DAVID SPEERS: Well, for some Opposition reaction to this [release of the proposed Basin Plan] we’re joined by the Coalition’s Murray-Darling Basin spokesman, Senator Simon Birmingham. Senator, welcome.
SIMON BIRMINGHAM: Morning, David.
DAVID SPEERS: 2750 gigalitres is that about right in, your view?
SIMON BIRMINGHAM: Well, David, the issue with this Plan is that the devil lies in the detail or, in this case, really the lack of detail when you get into it, so the headline figure, what we’ll look at there are really what outcomes it delivers and for that we want to see what the environmental outcomes are and there’s no real detail to say precisely how much water makes it through the system, how much water is delivered to each of the key environmental assets, but really importantly there’s no detail here to say exactly how much each irrigation community faces in cuts. There’s a headline figure, yes, but more than 1,100 gigalitres is in unspecified locations in terms of cuts, so you’ve got more than 1100 gigalitres that could be ripped out of any particular communities with no detail as to which of those communities face that pressure, so that will really increase the uncertainty. In many ways this Plan is far murkier, far more questionable, than the one we had 12 months ago.
DAVID SPEERS: But looking at each of those issues… just back onto the headline figure, though, are you saying it doesn’t matter what the overall figure is for returning water to the river system?
SIMON BIRMINGHAM: Well, of course it matters, but what really matters are what the environmental outcomes are and what the impacts on the irrigation communities are and for those two things you really have to break that headline figure down so that’s where our focus lies really looking in that level of detail…
DAVID SPEERS: But according to the Minister it does look at each catchment and say ‘this is how much water needs to be returned to the system in the catchment’.
SIMON BIRMINGHAM: Well, that’s actually just not true. It does that in one column, but in another column there’s this whole group of 1100 gigalitres… well, more than 100 gigalitres of unspecified share that is shared across all the catchments without saying who’s going to get it so, of your 2750 gigalitres, more than 1100 of it isn’t specified as to who has to give it up, so for these communities the Plan really is far, far murkier than what we had 12 months ago. For them, they will want to know whether it’s 100 gigalitres, 200 gigalitres, 300 gigalitres how much will their community have to give up? That’s not clear in this Plan and that just creates far, far more uncertainty than they had 12 months ago.
DAVID SPEERS: Bottom line for the Coalition should any communities have to give up water?
SIMON BIRMINGHAM: Absolutely, David. Absolutely. We…
DAVID SPEERS: And where should… who should?
SIMON BIRMINGHAM: We started this process back in 2007 the water reform, for the last great reform of the Howard Government. Sadly, they’ve gone a long way off track since then. The money that was put aside has not been spent wisely. Just a few hundred million dollars has been delivered to water saving infrastructure projects that’d give you ‘win win’ outcomes where you make irrigators more efficient and return water to the environment…
DAVID SPEERS: But on this far more politically sensitive issue of who should give up water rights, who should? What part of the river system should be giving up water allocations?
SIMON BIRMINGHAM: Well, look, it needs to be shared across the Basin in a fair way you need to recognise efficiencies that exist in some locations and not in others, and you need to make those locations that are inefficient far more efficient and that’s what the money was all about. If we actually spend that $10 billion wisely, put it into those communities that are inefficient, make them more efficient and get that water back into the system, you can do so without having the enormous pain of simply having the huge level of buybacks we’ve had to date that has overwhelmed any type of efficiency program.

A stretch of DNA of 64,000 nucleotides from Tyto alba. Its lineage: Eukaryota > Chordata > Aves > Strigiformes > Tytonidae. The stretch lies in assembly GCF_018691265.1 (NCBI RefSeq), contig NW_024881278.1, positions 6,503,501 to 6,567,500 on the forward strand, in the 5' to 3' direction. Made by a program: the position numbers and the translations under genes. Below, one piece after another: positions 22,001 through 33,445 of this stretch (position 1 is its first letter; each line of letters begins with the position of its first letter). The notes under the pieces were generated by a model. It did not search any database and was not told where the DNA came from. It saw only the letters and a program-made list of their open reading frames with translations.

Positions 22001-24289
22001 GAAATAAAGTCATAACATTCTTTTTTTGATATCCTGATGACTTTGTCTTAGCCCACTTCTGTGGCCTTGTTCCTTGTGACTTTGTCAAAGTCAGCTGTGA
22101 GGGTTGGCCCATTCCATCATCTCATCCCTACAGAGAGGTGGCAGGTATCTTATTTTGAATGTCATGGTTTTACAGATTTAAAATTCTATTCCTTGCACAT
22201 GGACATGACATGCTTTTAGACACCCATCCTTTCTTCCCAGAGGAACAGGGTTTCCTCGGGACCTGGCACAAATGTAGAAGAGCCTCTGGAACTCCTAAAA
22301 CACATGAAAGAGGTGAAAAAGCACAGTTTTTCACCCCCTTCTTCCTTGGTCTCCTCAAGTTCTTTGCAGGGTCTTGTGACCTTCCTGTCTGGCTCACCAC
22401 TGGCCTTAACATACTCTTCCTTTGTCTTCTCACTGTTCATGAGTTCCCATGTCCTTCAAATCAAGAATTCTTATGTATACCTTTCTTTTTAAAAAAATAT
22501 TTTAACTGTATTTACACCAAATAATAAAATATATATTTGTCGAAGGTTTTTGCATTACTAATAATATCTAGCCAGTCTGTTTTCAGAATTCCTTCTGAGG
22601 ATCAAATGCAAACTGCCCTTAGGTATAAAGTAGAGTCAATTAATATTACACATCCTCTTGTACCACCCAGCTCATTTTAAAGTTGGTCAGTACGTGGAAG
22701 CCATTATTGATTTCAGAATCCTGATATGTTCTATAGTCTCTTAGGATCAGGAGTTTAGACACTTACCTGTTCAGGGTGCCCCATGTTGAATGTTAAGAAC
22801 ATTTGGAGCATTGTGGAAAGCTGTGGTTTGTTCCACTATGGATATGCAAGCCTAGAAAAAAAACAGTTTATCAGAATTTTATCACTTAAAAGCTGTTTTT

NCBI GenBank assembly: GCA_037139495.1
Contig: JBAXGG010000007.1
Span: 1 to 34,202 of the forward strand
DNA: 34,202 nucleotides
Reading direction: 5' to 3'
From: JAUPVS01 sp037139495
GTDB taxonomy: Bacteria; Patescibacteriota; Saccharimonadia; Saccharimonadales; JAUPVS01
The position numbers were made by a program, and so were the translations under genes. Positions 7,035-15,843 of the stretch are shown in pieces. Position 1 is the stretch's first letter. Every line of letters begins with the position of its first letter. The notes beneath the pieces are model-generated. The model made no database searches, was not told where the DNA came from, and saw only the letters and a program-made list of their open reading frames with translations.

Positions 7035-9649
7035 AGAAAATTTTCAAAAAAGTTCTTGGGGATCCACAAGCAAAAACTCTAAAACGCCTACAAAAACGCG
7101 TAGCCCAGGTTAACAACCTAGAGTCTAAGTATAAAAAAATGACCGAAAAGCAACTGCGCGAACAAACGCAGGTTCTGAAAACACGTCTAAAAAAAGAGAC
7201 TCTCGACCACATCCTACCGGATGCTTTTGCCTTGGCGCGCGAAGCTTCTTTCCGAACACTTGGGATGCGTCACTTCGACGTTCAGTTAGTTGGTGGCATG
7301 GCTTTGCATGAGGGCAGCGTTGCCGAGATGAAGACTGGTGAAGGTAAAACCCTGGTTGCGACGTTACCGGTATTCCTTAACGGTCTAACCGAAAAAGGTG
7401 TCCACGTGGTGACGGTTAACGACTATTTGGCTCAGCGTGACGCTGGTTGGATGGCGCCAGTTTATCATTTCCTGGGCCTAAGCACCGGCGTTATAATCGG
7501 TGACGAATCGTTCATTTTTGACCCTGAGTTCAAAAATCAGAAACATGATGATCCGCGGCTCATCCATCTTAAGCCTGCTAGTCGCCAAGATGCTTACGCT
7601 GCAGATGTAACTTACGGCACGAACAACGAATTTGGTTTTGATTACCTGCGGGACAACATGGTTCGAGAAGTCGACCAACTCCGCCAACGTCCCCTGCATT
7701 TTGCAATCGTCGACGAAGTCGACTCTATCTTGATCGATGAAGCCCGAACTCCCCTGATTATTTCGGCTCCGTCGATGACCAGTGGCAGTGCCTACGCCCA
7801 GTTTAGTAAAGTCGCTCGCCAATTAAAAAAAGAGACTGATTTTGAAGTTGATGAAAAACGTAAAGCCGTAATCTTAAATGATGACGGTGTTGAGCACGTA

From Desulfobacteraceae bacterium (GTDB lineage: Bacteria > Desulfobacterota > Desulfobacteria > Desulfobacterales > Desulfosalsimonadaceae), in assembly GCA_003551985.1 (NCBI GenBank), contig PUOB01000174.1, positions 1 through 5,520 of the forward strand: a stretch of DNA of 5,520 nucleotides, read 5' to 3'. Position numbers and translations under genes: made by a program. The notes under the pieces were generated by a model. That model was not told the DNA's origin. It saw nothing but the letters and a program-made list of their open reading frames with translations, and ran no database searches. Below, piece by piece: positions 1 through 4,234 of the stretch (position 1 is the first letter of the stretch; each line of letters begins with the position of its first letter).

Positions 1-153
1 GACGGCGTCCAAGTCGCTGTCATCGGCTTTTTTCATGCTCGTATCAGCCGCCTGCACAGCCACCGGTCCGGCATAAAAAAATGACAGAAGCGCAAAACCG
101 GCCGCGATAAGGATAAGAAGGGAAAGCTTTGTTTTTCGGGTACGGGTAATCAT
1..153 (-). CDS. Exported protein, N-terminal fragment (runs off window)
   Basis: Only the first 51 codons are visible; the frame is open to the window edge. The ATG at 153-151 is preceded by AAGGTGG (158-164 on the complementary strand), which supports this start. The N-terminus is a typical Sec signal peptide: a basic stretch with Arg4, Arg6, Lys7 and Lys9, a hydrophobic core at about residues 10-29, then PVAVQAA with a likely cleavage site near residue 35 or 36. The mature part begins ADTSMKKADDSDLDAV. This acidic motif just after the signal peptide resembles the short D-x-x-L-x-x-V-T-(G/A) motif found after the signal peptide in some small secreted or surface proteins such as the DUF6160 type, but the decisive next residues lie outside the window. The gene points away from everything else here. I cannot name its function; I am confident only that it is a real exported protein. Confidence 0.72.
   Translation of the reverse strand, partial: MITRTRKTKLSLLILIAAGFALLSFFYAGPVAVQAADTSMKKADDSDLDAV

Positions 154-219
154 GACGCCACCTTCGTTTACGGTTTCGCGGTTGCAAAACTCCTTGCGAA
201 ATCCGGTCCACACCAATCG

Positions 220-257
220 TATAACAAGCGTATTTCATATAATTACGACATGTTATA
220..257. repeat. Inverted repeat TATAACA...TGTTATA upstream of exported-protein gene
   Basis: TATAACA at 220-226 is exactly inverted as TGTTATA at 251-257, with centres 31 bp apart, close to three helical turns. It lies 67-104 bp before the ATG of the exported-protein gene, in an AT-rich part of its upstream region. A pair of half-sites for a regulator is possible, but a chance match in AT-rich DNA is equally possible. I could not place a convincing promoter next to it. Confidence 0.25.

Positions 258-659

DAVID SPEERS: But the process here is surely one that you support? This is the one that the Howard Government set up having an independent Authority come up with the recommendations, as they’ve now done on, who should be giving up what water.
SIMON BIRMINGHAM: I’m very concerned, the fact that the independent Authority, which in some ways is the same Authority we had 12 months ago but, of course, is now chaired by a former New South Wales State Labor Government Minister… this Authority has now come up with recommendations that are far less clear for communities. Now, we would have hoped to get more certainty out of this Plan than we had 12 months ago, not less, so…
DAVID SPEERS: So you’re saying that the Authority under Craig Knowles has failed?
SIMON BIRMINGHAM: Oh, look, I am concerned that… they need to explain how it is they think this Plan gives certainty to communities because, certainly from my reading of it, there’s more than 1100 gigalitres of uncertainty for communities there and there’s no clarity as to where the water is actually going to precisely go to environmental purposes and there’s certainly no plan here from the Federal Government has to how they’re going to recover this water with least impact on those local communities.
DAVID SPEERS: Just to be clear, are you saying that irrigators, at some level, in New South Wales and Victoria, should have to give up water?
SIMON BIRMINGHAM: Absolutely. You cannot get more water back into environmental flows without some water having to be given up. It’s a case of how you return that water there are smart ways and there are dumb ways. Right now the Government’s been dominated by dumb ways.
DAVID SPEERS: Senator Simon Birmingham, thank you.
SIMON BIRMINGHAM: A pleasure, David.